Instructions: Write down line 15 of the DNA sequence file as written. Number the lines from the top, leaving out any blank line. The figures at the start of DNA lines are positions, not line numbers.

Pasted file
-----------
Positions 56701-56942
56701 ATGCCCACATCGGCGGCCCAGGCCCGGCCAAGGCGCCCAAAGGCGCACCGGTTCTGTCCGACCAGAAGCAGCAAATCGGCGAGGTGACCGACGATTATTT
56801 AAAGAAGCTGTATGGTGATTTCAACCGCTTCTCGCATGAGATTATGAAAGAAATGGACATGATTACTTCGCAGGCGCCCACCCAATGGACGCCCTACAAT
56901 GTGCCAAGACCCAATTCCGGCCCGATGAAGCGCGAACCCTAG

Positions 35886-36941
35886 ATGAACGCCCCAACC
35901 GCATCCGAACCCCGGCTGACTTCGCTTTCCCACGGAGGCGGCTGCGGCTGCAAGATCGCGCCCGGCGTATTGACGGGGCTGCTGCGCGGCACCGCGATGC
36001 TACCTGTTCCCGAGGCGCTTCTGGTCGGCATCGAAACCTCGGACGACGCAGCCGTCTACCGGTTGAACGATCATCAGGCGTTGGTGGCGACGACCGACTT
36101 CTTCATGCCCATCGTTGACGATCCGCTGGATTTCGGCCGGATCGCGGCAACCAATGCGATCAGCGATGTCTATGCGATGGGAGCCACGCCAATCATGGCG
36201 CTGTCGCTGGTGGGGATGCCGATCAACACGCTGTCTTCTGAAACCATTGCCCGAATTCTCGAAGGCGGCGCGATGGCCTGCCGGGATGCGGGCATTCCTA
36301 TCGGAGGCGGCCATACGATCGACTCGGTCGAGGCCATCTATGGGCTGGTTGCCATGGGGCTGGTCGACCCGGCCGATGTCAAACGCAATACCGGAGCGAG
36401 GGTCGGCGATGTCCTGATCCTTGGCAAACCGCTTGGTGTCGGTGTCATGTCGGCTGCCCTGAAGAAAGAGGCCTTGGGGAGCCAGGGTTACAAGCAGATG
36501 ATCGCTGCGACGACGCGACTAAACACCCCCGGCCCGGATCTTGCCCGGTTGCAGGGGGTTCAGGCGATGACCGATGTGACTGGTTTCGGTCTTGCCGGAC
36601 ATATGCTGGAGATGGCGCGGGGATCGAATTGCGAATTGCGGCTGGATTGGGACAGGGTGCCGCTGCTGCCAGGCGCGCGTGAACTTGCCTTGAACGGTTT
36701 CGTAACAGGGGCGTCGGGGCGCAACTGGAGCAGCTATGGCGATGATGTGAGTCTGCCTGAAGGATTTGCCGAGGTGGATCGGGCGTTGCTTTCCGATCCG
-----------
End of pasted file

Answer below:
36701 CGTAACAGGGGCGTCGGGGCGCAACTGGAGCAGCTATGGCGATGATGTGAGTCTGCCTGAAGGATTTGCCGAGGTGGATCGGGCGTTGCTTTCCGATCCG